Ebooks are a huge market these days. Everyone knows the market share is growing. But the one problem with ebooks is when an author is making appearances, they’re often not readily available to sell. Interested readers have to go back to a computer or ereader and download them. And if the bookstore doesn’t have Wifi, it may not happen. Oh sure, they promise to do it later, but often those sales never materialize or, at least, there’s no effective way to measure them that tells you how successful your author appearances really are. Whereas people will buy paper books on the spot, and, often on impulse. So how do you take advantage of those sales with your ebooks for people who might still think the paper version is too expensive for their budget?
Dean Wesley Smith and his wife Kristine Kathryn Rusch are friends of mine and they are brilliant, not just as writers, but as business people. Their blogs are filled with all kinds of great advice, warnings and tips for writers. It’s no surprise that their blogs provided the answer to this delimma for me. In fact, I saw it in action at Larry Smith’s bookseller tables at Conclave in Detroit: ebook cards of Kris’ books. What are they?
Well on the outside, they look like this (works in progress):
They are pocket sized, greeting card-like brochures printed on light card stock, featuring the book’s cover and descriptions, etc. But inside, they contain a code for downloading the book when the buyer gets home. Yep. They buy it off your table, folded like a card and sealed with two of those round disk sealers that come on newsletters and mailers all the time. But the difference is, they download them after their already bought using codes and the weblink listed inside.
Here’s an example of the inside:
And yes, the code is fake, of course. But it won’t be on the real thing. With Smashwords or Paypal, you can change the codes whenever you want, so once an event is over, make a new code, then just hand write in on the cards for the next event or, even better, print labels with new code to go over the existing code. That way you can match downloads using the code with sales from your events to keep track of anyone who might “loan” the code to a friend or spread the word.
I think you get the idea. The beauty is that you can make these yourselves using Microsoft Word or Microsoft Publisher and then print them on your printer as you need them. I get two out of each sheet so I tend to take them with me about 20 each to events. Remember to offset the margins properly so they print on both sides lined up correctly. Then trim them down with a paper cutter, fold them, clip on those sticky round disks and you’re good to go. Note how I also list my other books with ISBNs so people can find them later.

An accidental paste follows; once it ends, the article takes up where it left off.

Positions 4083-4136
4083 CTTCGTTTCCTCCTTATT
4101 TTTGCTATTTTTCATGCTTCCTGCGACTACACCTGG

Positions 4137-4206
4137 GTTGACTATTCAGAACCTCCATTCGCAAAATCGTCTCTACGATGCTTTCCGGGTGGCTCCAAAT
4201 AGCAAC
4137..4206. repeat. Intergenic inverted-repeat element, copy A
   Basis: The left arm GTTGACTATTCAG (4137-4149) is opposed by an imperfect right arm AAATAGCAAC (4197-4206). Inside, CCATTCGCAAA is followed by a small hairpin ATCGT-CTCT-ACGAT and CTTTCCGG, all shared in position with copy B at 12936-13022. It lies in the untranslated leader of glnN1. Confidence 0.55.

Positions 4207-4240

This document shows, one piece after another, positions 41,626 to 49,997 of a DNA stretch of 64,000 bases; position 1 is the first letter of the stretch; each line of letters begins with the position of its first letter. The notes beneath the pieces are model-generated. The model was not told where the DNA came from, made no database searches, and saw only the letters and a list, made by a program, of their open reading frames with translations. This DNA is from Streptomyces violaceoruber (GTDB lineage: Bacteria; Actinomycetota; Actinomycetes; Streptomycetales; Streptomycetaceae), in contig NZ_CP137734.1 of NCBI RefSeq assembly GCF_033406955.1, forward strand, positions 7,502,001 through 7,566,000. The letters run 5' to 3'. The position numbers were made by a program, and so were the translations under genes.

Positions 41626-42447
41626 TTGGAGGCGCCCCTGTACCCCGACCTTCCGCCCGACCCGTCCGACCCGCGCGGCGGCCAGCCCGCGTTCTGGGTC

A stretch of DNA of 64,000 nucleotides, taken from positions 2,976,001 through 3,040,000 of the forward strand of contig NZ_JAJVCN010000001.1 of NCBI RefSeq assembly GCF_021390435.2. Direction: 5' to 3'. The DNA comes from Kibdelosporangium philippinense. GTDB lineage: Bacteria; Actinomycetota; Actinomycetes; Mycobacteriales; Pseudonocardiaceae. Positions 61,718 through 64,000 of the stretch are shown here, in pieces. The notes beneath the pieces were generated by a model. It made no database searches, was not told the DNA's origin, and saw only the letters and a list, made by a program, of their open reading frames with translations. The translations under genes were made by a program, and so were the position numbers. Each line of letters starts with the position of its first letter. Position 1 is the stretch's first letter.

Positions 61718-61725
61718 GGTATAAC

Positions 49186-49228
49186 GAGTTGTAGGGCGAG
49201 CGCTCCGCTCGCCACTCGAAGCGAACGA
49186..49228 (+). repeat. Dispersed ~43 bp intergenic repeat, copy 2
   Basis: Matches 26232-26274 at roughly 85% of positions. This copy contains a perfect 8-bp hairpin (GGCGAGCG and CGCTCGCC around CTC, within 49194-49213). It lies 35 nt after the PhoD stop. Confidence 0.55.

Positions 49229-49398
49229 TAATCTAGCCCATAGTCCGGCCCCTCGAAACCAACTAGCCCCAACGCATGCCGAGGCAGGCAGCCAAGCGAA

You can even autograph these ebook cards so that ereading folk take home a signed book cover in effect. It can be set on a shelf or kept in a scrapbook, etc. very easily for collectors.
I think this is a brilliant idea Smith and Rusch have. They’ve even gone so far as to get theirs placed in stores. I’m just getting started with it, but to me, the possibilities are endless. And having these on hand can only help increase sales to people who are excited about the book on the spot but whose enthusiasm might fade later. After all, people are confronted with lots of books and items for sale at events and cons. It would be disappointing if they got distracted and never got around to checking out your books after they seemed so excited about them.
So, ebook cards, another do-it-yourself solution. Yes, professional printers could do these for you but they cost a lot more and you’d have to buy them in larger volumes. My total cost making mine was an hour of time for the original set up (doing a second book took 10 minutes just to modify data and change images) and then 1 ream of cardstock at around $7.50. That’s 250 sheets and thus 500 potential cards. 600 round/waffle mailing seals came in a pack for $8.67. So less than $17 total. Not a bad investment if you ask me. For what it’s worth…
By the way, when they’re done, they look like this and they fit in a standard business card holder:
Bryan Thomas Schmidt is the author of the space opera novels The Worker Prince, a Barnes & Noble Book Clubs Year’s Best SF Releases of 2011 Honorable Mention, andThe Returning, the collection The North Star Serial, Part 1, and has several short stories featured in anthologies and magazines. His children’s book 102 More Hilarious Dinosaur Jokes For Kids from Delabarre Publishing along with the anthology Space Battles: Full Throttle Space Tales #6 which he edited for Flying Pen Press, headlined by Mike Resnick. As a freelance editor, he’s edited a novels and nonfiction. He’s also the host of Science Fiction and Fantasy Writer’s Chat every Wednesday at 9 pm EST on Twitter, where he interviews people like Mike Resnick, AC Crispin, Kevin J. Anderson and Kristine Kathryn Rusch. A frequent contributor to Adventures In SF Publishing, Grasping For The Wind and SFSignal, he can be found online as @BryanThomasS on Twitter or via his website. Bryan is an affiliate member of the SFWA.